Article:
Everyone, and every community of faith, is a procession of stories. Stories are both unique and shared; they connect us to those who have gone before us, and to those who will come after us. THE PROCESSION is a celebration of life and faith, where the rich and poor march in unison, the strong carry the weak, and the weak humble the proud. Those who know the dance of peace teach those who are just learning it, and a child lifts high the banner for all to follow in joy, in peace, and in love. This is the reality, the spirit, that John August Swanson wants to make real in art.
Processions can move us all toward transformation. To gather support for their movements, people have walked many miles in procession, carrying banners and flags as a way of physical and spiritual empowerment. Martin Luther King, accompanied by spiritual leaders of different faiths, organized processions and marches for civil rights in the South. Cesar Chavez, the leader of the United Farm Workers, organized farm laborers to work for their rights and to improve their lives. Throughout history, people have gathered together to work for change through processions of understanding and nonviolence.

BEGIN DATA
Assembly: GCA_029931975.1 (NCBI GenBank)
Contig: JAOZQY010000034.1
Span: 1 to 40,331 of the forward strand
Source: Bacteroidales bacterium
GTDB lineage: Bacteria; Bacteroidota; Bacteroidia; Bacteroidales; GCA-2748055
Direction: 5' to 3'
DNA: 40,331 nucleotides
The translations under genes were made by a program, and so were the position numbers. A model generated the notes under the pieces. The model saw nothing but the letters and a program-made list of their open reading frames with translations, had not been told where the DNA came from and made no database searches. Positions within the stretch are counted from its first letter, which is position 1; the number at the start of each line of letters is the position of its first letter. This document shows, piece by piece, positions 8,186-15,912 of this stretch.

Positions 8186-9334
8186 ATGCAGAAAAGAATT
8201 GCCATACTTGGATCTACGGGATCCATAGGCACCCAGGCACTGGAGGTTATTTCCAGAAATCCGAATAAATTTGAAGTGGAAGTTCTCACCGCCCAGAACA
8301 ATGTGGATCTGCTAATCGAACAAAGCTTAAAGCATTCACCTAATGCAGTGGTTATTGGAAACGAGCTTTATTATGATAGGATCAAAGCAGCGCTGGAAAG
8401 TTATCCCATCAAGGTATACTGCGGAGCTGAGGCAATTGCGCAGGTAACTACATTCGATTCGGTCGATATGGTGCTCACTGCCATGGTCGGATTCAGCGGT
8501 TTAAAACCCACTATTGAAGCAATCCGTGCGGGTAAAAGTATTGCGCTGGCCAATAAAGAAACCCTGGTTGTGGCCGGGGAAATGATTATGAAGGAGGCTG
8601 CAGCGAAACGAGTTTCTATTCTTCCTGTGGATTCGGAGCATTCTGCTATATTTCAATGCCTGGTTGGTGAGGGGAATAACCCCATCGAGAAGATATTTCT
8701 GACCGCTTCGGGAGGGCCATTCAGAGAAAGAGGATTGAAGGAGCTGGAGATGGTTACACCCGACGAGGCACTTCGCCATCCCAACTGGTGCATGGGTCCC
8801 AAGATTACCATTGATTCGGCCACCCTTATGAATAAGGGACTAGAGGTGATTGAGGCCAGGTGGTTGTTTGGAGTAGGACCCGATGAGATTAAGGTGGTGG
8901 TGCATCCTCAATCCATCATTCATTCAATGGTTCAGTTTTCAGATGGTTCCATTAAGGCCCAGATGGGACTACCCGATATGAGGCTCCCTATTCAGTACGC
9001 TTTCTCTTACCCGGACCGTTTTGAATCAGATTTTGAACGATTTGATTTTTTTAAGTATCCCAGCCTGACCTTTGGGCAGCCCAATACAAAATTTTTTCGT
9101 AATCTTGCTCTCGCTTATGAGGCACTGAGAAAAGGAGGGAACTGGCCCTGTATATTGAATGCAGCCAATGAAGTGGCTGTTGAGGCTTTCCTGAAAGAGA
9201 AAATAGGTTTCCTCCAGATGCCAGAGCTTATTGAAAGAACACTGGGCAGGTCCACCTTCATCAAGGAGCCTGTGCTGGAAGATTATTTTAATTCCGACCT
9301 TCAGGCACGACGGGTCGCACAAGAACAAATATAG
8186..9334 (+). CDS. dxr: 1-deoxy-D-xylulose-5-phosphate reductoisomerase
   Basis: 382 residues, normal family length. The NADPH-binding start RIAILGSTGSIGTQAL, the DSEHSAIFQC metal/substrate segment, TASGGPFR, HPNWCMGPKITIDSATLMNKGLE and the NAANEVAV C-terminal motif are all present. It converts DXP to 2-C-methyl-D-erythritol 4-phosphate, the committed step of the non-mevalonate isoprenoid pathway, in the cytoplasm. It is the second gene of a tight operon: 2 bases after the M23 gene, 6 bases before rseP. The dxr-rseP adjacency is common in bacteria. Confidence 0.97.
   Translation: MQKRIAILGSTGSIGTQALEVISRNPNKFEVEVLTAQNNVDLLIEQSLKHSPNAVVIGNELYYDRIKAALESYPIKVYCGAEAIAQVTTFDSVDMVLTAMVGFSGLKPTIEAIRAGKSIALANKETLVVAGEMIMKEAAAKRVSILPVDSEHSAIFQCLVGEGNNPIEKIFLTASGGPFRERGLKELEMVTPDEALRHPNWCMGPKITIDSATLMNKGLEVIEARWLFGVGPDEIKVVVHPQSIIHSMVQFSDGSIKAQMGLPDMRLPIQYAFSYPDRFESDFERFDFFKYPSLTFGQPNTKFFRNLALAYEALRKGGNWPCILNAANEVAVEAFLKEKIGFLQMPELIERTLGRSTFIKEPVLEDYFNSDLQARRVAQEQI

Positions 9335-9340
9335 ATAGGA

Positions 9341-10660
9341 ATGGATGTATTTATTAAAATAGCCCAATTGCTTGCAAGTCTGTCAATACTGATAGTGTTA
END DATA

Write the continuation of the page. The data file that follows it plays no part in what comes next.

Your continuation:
THE PROCESSION is John August Swanson’s most detailed and complicated artwork. The serigraph took 12 months to print; and it combines 54 different stories, shown in icons and banners throughout the artwork.
On a beautiful cool morning, as the sun rises, the sky lightens, and rays of sunlight cause the ripened fruit to glow, the farmers begin to work. The fruit is a gift of their labor. Some tend to the plants and others the soil. They gather the blessings of an abundant harvest. They work together to support their families. With gratitude, they share their harvest with their community.
Our God has blessed the earth
with a wonderful harvest!
- Psalm 67:6
THE RIVER supplies the water of life to us all as it winds along its course. Each person shares in its blessing, reminding us of our need to keep growing in understanding and compassion for all people, and to see our common source. It connects us to our ancestors, to our descendants, and to all humanity. It is a symbol of giving, and of family.
Communities are formed around rivers: farmers irrigate crops with their surplus; shepherds bring flocks to drink from their waters; people wash, clean clothes, and collect drinking water at their banks, as their children play. All share THE RIVER’s blessing.